As Rosvertol General Director Boris Slyusar announced the firm’s 2010 trading figures, he revealed that a fall 2010 deal had been signed with Azerbaijan for 24 Mi-35 attack helicopters. That would more than double the current fleet of 12-13 Mi-24s at Baku Kala air base, and make “Hind family” helicopters the backbone of Azerbailjan’s rotary-wing force. Newer Russian attack helicopters like the Mi-28 “Night Hunter” and Ka-52 “Alligator” get a lot of attention, but the Mi-24 “Hind/Krokodil” family of heavy helicopter gunships remains broadly popular around the world, with a secondary troop transport capability that’s unique in the market. News.Az.
Azerbaijan is located on the Caspian Sea, south of Russia, north of Iran, and east of Armenia. A highly-charged territorial dispute with Armenia remains a source of tension, as does protection of the country’s significant oil & natural gas infrastructure, and the possibility of meddling from its larger neighbors north and south. The country is busy building a defense industry of its own, and has pursued close cooperation and joint ventures with a number of foreign countries including Israel, Pakistan, Russia/Ukraine, and Turkey. Beyond its helicopter forces, recent cooperation discussions have involved 9mm Czech Skorpion EVO-III submarchine guns, Russian GAZ 2975 Tigr HMMWV class vehicles, and Pakistani designs for air-dropped bombs.
The German Bundeswehr’s 21st century IdZ (Infanterist der Zukunft, or “Infantryman Of The Future”) project, is part of a wider global trend in advanced militaries: fully integrated sets of weapons, computing, and sighting systems for the individual soldier. As an added challenge, these systems also have to tie into the elaborate battle management systems those countries are fielding, for use by vehicles and higher levels of command.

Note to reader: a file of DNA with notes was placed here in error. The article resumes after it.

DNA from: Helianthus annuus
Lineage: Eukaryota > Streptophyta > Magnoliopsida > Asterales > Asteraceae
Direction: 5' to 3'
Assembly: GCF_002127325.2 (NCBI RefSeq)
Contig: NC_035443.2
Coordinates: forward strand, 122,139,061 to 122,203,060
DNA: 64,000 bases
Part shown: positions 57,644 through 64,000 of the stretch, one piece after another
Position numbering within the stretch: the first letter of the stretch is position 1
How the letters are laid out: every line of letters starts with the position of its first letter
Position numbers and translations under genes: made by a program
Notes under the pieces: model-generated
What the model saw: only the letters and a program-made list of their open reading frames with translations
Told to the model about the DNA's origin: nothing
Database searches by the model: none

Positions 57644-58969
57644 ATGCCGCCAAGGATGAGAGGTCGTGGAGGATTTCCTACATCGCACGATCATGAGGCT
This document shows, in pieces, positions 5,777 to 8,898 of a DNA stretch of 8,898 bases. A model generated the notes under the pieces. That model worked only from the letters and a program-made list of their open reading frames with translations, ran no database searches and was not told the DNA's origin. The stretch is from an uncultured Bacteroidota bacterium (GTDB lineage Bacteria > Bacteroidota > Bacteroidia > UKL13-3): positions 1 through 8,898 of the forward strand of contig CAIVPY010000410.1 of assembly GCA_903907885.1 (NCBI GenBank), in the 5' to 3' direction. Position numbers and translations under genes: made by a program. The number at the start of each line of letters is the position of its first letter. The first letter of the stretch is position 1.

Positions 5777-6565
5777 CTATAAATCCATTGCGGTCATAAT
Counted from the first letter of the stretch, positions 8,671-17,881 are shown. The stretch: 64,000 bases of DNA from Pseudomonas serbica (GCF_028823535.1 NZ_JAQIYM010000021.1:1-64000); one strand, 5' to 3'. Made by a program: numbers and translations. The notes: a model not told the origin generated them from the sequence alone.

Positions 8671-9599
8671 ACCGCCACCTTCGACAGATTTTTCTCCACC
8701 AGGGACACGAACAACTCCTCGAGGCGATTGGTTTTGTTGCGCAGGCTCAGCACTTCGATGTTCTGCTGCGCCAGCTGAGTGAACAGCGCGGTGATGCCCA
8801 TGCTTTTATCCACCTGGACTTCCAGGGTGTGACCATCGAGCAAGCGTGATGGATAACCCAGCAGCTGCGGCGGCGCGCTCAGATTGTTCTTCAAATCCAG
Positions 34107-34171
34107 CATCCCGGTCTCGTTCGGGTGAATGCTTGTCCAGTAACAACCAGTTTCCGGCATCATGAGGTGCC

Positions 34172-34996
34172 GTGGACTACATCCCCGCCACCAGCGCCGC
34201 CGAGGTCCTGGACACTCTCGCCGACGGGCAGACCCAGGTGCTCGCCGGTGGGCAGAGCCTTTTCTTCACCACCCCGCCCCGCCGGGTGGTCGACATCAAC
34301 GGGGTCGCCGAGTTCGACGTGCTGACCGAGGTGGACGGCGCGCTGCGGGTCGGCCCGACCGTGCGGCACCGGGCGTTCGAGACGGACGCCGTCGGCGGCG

So, what is IdZ – Enhanced System (IdZ-ES), beyond “a comprehensive equipment concept for the individual soldier”? And how is it progressing?
A number of countries are currently developing “future soldier” kits that attempt to give soldiers the same kind of advanced technologies now going into vehicles, aircraft, etc., including wearable computers, helmet displays, video streaming of night weapon sights, and more. The trade-offs lie in weight, complexity, power overhead, maintenance burden, and cost.
As currently conceived, the wisdom and long-term effectiveness of many of these programs is a matter of debate that will only be resolved by performance in combat situations. The IMESS effort may have an unfortunate acronym in English, but it sits firmly in the mainstream of these programs. The Swiss project’s vendors are also mainstream…